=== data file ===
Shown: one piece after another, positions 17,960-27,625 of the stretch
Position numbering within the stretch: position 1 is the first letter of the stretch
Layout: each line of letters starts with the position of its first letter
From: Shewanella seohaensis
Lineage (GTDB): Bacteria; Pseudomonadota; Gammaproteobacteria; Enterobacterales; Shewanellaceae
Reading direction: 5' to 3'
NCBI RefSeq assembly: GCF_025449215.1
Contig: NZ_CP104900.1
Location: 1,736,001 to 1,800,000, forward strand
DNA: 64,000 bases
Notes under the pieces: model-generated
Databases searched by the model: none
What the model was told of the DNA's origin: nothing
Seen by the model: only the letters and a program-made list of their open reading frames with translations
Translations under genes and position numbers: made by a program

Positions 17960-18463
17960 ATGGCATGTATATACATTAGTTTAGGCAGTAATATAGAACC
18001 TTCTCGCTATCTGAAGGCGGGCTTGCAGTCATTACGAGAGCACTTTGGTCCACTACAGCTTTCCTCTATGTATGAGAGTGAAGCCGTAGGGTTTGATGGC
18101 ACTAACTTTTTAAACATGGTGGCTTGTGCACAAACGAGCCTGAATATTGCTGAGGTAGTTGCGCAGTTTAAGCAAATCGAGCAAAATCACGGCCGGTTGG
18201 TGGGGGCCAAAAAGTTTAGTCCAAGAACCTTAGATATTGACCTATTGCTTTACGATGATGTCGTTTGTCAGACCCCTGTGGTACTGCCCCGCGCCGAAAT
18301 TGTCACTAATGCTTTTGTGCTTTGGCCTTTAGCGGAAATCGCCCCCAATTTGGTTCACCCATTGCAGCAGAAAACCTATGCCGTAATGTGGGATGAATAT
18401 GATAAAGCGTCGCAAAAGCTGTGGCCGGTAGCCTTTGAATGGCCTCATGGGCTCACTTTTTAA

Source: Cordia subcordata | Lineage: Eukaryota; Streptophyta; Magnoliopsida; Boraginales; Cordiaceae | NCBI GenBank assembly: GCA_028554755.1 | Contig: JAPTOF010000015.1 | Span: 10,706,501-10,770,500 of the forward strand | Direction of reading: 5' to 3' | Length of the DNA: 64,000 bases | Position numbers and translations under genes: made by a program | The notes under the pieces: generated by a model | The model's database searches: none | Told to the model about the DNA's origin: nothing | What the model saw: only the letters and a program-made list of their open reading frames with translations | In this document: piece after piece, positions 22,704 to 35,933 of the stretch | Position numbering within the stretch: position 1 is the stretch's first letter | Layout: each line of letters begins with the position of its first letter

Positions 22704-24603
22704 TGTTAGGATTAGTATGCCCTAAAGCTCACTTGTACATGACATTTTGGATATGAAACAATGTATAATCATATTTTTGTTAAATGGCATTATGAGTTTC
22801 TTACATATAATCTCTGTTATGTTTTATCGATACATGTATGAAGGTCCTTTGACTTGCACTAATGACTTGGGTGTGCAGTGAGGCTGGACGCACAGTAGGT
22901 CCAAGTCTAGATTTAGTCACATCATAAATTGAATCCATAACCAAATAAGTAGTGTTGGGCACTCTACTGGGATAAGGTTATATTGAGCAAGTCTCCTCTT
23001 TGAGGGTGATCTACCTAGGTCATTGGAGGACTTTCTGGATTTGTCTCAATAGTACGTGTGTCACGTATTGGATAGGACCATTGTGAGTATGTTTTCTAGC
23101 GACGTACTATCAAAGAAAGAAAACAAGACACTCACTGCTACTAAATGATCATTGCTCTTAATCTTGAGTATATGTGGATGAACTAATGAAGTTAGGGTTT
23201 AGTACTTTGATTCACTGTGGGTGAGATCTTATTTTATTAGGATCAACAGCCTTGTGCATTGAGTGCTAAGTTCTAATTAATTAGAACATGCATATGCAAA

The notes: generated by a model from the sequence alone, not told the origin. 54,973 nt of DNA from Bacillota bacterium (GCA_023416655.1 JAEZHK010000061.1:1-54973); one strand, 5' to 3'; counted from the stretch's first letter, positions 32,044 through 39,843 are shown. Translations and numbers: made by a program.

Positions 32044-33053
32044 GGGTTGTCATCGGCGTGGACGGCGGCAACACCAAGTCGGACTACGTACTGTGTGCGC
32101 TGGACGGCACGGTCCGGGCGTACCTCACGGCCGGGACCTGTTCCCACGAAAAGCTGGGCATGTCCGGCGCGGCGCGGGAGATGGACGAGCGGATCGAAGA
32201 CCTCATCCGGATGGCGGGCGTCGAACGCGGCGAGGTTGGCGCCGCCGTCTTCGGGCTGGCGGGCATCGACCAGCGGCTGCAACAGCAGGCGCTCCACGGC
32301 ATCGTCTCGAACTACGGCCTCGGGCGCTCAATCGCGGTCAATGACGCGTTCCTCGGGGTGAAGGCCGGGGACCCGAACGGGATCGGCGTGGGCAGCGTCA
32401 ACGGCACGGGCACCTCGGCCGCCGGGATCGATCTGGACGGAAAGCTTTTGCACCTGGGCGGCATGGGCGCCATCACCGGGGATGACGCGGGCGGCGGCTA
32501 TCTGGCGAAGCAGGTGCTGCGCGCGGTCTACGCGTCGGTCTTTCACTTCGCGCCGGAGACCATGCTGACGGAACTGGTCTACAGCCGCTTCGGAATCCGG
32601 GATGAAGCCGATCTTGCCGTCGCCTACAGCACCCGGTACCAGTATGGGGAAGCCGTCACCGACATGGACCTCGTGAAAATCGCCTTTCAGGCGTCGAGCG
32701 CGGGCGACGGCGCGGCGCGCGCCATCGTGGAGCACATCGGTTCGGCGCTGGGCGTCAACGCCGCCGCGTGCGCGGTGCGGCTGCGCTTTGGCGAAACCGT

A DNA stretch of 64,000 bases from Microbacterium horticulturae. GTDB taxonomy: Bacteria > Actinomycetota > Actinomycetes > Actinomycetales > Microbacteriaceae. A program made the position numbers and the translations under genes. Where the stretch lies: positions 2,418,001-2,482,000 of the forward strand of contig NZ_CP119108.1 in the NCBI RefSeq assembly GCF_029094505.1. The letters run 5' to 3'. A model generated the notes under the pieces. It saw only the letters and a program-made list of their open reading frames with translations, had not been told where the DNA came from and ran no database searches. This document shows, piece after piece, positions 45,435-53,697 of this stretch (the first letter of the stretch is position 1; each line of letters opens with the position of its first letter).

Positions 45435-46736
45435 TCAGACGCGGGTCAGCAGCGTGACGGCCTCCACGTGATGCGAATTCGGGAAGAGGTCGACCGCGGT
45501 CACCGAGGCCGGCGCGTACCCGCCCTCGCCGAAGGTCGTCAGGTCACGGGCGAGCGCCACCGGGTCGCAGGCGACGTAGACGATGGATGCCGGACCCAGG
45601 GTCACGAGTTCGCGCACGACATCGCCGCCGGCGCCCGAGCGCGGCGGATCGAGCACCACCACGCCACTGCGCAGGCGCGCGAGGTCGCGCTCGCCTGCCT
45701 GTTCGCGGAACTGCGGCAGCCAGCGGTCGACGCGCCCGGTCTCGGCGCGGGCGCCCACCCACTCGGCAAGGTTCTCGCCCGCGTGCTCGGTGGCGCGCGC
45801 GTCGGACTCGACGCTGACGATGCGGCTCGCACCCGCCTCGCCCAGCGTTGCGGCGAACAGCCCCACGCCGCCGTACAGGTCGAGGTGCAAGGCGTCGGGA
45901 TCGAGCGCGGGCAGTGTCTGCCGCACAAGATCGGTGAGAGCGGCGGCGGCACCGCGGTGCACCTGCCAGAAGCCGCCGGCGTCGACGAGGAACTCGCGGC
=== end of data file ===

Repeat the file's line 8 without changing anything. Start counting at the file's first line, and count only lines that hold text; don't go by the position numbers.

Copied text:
Contig: NZ_CP104900.1